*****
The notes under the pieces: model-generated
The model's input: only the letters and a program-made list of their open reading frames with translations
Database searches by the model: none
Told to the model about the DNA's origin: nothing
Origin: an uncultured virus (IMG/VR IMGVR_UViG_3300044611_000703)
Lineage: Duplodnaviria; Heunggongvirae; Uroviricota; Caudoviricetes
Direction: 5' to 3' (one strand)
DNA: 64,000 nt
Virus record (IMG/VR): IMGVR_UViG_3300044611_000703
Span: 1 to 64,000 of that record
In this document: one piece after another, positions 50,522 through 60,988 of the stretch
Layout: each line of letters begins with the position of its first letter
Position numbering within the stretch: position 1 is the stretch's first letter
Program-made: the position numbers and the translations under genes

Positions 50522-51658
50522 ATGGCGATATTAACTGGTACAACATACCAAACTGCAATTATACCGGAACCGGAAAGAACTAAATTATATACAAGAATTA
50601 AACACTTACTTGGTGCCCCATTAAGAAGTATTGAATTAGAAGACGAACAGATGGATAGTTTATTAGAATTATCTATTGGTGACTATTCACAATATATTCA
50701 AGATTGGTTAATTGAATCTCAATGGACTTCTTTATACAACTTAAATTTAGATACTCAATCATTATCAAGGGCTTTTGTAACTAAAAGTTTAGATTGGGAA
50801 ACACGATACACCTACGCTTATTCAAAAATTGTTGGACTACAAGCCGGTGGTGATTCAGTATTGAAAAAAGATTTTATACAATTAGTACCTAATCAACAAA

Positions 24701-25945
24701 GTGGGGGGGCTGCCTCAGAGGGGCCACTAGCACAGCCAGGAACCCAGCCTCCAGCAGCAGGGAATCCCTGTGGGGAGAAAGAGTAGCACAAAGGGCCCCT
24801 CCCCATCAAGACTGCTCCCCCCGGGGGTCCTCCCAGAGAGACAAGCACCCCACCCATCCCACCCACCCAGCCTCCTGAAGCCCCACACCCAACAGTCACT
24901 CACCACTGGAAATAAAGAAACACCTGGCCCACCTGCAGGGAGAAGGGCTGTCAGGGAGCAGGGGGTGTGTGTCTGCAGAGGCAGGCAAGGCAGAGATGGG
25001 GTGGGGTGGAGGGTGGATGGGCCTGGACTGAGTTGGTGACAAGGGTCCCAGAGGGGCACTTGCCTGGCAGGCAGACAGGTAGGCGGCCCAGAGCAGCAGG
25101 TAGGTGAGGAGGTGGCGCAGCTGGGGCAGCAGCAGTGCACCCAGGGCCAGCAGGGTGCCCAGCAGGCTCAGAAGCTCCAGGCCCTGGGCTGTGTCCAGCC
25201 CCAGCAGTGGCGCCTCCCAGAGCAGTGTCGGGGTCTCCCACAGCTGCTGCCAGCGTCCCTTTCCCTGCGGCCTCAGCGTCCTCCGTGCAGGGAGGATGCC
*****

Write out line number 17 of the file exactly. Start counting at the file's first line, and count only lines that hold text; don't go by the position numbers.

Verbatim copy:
50601 AACACTTACTTGGTGCCCCATTAAGAAGTATTGAATTAGAAGACGAACAGATGGATAGTTTATTAGAATTATCTATTGGTGACTATTCACAATATATTCA